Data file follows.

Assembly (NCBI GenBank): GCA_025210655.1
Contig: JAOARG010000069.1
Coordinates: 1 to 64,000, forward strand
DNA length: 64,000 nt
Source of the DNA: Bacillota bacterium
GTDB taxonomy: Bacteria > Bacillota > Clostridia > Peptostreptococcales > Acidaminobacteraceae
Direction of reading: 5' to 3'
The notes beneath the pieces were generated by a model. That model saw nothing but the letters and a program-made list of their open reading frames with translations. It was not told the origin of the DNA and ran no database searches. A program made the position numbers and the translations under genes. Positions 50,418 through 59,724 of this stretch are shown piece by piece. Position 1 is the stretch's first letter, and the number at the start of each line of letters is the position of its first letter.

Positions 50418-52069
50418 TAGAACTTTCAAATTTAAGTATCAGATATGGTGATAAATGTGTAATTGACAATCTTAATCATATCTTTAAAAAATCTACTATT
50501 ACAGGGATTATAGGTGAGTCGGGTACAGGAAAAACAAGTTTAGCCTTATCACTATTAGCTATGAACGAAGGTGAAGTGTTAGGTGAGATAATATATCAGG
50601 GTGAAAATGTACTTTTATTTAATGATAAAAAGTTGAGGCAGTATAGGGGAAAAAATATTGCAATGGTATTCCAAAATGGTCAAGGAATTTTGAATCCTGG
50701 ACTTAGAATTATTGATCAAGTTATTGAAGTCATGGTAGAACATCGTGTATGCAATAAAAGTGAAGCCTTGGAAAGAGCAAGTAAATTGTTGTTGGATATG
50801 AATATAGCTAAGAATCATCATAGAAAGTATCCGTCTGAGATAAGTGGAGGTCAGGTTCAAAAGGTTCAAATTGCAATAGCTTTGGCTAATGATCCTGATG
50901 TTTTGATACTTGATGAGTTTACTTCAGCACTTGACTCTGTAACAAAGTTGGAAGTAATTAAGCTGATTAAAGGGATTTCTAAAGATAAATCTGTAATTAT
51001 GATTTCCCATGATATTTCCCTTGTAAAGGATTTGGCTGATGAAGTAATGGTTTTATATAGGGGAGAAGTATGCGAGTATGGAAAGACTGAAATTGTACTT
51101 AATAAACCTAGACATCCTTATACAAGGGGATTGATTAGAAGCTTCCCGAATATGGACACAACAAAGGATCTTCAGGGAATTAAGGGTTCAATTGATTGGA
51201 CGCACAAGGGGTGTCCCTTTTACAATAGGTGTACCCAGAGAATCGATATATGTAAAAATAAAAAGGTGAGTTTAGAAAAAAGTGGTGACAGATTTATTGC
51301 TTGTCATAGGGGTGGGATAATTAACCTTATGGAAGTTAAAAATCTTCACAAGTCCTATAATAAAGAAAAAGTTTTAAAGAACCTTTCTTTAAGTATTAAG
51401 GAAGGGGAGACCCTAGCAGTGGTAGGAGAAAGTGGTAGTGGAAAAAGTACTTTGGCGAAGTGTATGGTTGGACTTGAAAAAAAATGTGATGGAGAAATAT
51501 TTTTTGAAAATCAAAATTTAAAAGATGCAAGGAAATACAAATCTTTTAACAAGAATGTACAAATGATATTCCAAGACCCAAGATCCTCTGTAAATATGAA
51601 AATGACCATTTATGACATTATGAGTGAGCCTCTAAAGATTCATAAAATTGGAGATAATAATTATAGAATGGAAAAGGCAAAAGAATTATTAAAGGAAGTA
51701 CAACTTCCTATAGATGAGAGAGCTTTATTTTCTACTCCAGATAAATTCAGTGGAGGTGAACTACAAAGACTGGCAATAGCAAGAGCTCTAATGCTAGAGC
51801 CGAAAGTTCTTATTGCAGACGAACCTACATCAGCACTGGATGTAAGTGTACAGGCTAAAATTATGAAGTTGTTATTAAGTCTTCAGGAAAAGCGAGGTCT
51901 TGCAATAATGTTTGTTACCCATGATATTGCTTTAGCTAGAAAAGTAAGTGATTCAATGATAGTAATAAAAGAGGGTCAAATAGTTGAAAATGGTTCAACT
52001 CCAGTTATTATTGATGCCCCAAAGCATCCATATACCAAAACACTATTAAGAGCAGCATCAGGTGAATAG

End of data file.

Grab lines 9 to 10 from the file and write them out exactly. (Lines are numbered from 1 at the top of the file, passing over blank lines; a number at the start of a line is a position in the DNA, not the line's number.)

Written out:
Positions 50418-52069
50418 TAGAACTTTCAAATTTAAGTATCAGATATGGTGATAAATGTGTAATTGACAATCTTAATCATATCTTTAAAAAATCTACTATT